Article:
and their family members, when compared with nonvictims. One exception, a study by Coyne et al. (1993), found that callers to a help line who had committed abuse had been providing care for a longer time and for more hours a day than nonabusers and had higher burden scores.

Intergenerational Transmission

Social learning theory gives rise to the hypothesis that when individuals experience violent behavior from parents or other role models in childhood, they tend to revert to these learned behaviors when provoked as adults. Indeed, it has by now become a commonplace that victims of child abuse may grow up to themselves become child abusers, a pattern often described as the “cycle of violence.” The cumulative research evidence supports this hypothesis, with experiencing violence from parents or witnessing violence between parents in childhood strongly related to perpetrating child or intimate partner abuse (See Newberger, 1998; Stark and Flitcraft, 1998).

Despite this evidence from other fields, the only two studies that have addressed this issue (Anetzberger et al., 1994; Wolf and Pillemer, 1989) found no evidence of intergenerational transmission of physical violence against elderly relatives. This issue, however, is worthy of further study, given the importance of childhood experience of aggression as a risk factor for other forms of interpersonal violence. The importance of early childhood experiences of perpetrators as risk factors for types of elder mistreatment other than physical violence should be explored. In addition, given that in the elder mistreatment field the victim and perpetrator have been in a long-standing personal relationship, as spouses or as parent and child, it may be more important to assess the type of relationship between the abuser and the victim as a risk factor for elder mistreatment.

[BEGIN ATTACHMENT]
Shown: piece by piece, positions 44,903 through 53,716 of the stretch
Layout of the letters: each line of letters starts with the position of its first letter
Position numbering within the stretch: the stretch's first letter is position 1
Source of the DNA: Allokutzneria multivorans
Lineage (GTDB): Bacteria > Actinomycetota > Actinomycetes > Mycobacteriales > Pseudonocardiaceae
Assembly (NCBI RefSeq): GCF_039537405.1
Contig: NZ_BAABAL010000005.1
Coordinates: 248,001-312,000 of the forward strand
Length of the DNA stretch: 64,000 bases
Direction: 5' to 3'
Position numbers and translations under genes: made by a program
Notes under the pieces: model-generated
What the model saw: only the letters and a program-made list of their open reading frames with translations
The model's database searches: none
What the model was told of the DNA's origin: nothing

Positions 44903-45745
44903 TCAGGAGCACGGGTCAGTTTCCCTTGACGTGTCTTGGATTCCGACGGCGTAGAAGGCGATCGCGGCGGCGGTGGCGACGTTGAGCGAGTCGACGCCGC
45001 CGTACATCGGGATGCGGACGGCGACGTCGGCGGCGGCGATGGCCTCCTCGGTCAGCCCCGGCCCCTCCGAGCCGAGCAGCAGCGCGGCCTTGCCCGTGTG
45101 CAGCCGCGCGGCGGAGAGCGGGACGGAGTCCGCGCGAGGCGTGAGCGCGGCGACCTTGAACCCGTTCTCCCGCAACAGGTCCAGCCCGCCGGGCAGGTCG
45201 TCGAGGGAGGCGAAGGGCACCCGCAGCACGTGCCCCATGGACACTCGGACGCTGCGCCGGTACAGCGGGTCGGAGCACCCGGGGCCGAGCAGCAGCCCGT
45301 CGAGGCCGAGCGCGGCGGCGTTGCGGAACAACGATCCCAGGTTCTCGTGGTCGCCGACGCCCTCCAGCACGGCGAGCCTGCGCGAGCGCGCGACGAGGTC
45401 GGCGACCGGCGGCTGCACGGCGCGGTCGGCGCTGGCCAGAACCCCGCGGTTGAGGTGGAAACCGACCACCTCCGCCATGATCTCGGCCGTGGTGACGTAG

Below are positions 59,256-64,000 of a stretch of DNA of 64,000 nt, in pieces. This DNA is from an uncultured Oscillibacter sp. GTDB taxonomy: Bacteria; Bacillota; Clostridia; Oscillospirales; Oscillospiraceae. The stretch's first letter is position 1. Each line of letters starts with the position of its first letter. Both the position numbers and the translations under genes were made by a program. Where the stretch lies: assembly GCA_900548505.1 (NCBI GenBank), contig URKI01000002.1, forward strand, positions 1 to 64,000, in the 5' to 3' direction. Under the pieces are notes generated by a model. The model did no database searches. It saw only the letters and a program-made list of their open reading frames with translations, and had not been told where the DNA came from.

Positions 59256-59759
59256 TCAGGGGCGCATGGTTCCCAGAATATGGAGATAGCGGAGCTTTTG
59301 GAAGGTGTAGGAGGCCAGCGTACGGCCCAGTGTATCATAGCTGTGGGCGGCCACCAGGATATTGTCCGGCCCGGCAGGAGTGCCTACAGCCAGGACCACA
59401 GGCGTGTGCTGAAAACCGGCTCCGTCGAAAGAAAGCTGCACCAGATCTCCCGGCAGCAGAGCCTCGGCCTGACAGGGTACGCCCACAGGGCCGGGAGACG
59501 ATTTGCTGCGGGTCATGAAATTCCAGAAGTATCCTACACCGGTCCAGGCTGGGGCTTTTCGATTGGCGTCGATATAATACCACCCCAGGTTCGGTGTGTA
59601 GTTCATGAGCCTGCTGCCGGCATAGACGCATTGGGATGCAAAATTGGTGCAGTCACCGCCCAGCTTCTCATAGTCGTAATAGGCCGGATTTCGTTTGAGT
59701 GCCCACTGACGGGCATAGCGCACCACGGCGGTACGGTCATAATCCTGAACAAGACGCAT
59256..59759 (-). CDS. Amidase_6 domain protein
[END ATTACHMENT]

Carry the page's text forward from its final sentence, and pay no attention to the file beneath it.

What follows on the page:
Despite the likelihood that elder mistreatment in nursing homes is equally or more prevalent than abuse in domestic settings, only one study has been conducted that specifically addressed risk factors. Pillemer and Bachman-Prehn (1991) analyzed data from a survey of staff regarding self-reported psychological and physical abuse. Predictors of psychological abuse were staff burnout, experiencing physical aggression from residents, negative attitudes toward residents, and age of the staff member, with younger staff more likely to engage in psychological abuse. Risk factors for physical abuse were again staff burnout and resident aggression, as well as the reported amount of conflict with residents. This study is limited by the self-report method used to assess the occurrence of elder mistreatment. Self-report may be subject to bias, especially since the staff would often

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